Entropy Roundup 5-11-2014 (Art from Angela)


What an amazing week at Entropy. I’ve spent the whole morning just re-reading the pieces and have loved the variety and just how provocative each of the pieces are. Here are little pieces I like from each, starting with Gabriela’s Am I a monster or is this what it means to be human?

“Paradoxographic literature also allowed voyagers to describe otherness and the rites, habits, animals and geography associated with other cultures as something extraordinary, yet possible.”

Mike Kitchell’s Hunting the Void:
“it’s not just that the art makes me want to make art, it’s that the art makes me want to constantly waver upon the precipice before the void, violently rocking back and forth, constantly threatening to push myself into the unknown.”

Masha Tupitsyn’s All Ears:
“In my writing about film I have become increasingly interested in the tonal typographies of love, which include the guttural, sublingual off-shoots of proclamation, exclamation, stuttering, screaming, crying, begging, whimpering, kissing, fucking, grunting, cuming.”

Shoshana Seidman’s review of Tall, Slim & Erect: Portraits of the Presidents:
“These portraits reveal a side of America that many do not want to face, a country where Presidents lie and cheat, wrestle with clinical depression, profess liberty but enact doctrines of oppression and imperialism. But by humanizing these mythical men, the portraits also speak to a pervading sense of wounded yet pervading patriotism.”

Gabino Iglesias’s weird interview with Paul Curran:
“There was apparently some delay at the printers just before the book launch. The story I heard was that some hands were aroused and jerking off and other hands were disgusted and knifing the hands that were jerking off and other hands were entertained and clapping and other hands were bored and just wanted to finish work and so on, and anyway, in the same kind of autoimmune revolt depicted in the book, a refusal to be pinned down and labeled, hands and genitals got jammed in machines and that’s why on the cover there’s those bloody-looking splatters across the title and the border.”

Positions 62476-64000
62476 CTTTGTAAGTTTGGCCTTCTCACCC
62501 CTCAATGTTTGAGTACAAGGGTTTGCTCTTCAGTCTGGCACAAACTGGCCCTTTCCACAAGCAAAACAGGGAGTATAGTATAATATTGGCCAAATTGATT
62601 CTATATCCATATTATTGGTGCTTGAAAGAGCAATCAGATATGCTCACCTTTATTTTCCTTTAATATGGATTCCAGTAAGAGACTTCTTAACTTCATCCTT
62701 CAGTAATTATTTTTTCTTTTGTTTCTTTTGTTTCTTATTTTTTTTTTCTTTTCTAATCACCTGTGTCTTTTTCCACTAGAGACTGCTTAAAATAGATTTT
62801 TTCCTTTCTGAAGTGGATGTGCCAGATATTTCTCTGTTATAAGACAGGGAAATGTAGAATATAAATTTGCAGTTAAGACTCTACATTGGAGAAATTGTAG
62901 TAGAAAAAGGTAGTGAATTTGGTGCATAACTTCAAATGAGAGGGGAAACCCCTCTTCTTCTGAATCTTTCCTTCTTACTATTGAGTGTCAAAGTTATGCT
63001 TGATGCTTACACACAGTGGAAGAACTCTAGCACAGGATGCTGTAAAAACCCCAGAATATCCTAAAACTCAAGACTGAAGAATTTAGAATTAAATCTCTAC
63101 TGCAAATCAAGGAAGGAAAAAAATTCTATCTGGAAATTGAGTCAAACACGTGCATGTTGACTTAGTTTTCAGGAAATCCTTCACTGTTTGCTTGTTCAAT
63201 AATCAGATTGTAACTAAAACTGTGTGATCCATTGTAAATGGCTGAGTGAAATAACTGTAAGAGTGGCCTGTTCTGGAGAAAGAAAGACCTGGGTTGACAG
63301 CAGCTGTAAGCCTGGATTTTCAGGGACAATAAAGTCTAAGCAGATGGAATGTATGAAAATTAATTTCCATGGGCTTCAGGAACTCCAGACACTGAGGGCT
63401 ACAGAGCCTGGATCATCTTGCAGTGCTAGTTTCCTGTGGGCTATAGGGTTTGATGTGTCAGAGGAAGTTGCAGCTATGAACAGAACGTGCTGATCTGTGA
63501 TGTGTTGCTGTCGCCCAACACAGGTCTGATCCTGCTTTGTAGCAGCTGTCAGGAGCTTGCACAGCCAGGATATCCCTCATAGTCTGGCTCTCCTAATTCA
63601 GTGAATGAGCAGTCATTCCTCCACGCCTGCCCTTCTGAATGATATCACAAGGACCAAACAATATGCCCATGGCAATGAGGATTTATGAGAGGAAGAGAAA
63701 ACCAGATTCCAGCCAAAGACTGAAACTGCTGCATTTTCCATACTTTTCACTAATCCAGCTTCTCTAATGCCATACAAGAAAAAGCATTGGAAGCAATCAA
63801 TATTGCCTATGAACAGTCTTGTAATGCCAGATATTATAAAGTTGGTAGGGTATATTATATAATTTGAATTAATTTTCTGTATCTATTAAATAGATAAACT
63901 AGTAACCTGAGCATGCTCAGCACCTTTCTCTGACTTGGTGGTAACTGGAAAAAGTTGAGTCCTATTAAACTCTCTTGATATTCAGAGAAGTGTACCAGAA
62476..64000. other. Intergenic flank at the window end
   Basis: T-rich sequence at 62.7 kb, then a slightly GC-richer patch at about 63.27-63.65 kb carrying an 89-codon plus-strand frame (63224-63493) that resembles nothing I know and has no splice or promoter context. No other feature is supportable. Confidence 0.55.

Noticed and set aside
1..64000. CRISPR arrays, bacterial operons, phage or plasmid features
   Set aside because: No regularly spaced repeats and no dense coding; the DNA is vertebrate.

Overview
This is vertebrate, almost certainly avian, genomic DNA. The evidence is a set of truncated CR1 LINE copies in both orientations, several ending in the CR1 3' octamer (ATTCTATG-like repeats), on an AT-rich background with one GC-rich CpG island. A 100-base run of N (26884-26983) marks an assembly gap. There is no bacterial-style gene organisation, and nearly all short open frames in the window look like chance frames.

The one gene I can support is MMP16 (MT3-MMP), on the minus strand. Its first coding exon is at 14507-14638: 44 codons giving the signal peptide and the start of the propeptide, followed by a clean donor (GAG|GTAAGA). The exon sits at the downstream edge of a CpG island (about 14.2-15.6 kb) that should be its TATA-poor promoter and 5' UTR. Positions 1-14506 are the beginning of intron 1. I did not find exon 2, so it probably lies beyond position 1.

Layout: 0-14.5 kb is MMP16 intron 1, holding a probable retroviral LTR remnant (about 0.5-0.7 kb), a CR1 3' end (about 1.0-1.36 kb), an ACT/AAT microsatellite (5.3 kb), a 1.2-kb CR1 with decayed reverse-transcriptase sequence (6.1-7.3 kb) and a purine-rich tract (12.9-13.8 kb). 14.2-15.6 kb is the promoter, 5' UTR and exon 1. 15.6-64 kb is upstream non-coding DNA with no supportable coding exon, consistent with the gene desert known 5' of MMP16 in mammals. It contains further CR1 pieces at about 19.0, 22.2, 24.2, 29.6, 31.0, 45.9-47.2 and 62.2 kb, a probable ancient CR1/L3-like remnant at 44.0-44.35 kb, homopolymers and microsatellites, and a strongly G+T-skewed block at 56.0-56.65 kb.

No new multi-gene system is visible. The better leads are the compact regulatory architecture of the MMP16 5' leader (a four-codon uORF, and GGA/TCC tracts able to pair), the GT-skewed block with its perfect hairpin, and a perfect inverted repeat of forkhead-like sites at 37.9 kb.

David Atkinson’s Review of Nine Rabbits:
“What did interest me was the way that Zaharieva changes prose style with the changing emotional state of the narrator.”

Eddy Rathke’s Short Film of the Week Review of Red
“Which brings me back to Matt Bell’s Wolf Parts and all the ways that stories change. Of how a simple tale can become so much more, can twist and transform. And in the transmogrification we learn more about who we are, about what life is.”

Janice Lee does an unconventionally awesome interview with Nikki Darling:
“My brain works in images, text and sound. Simultaneously. Some might call this a film. But i don’t think they have to be mutually exclusive. Anyway, we both find narrative in images and the possibility of meaning. Exact meaning doesn’t matter so much as the chance that meaning can be derived from visual codes, nostalgia or projection.”

Meg Tuite does a great review of the Tide King:
“The Tide King is a brilliant, unrestrained novel of compelling narrative and legend. Time jumps back and forth from the early 19th century through WWII into the late 70′s. Michaski introduces characters, who make choices that seem inevitable and whose longings and misgivings evoke eternal human experience.”

and Ben Segal’s Proposal for a Para-Institutional Lending System.
“The benefits of this para-institutional Networked Public Library would be two-fold. First, obviously, this would make more books available to more people. It would be especially useful for readers and scholars interested in materials that most libraries do not collect. Second, this network would allow people to find neighbors with shared literary interests. The fact that physical objects need to be exchanged would create opportunities for real-life connection and strengthened ties in local literary communities.”

As always, check out all the chaos of literature at Entropy: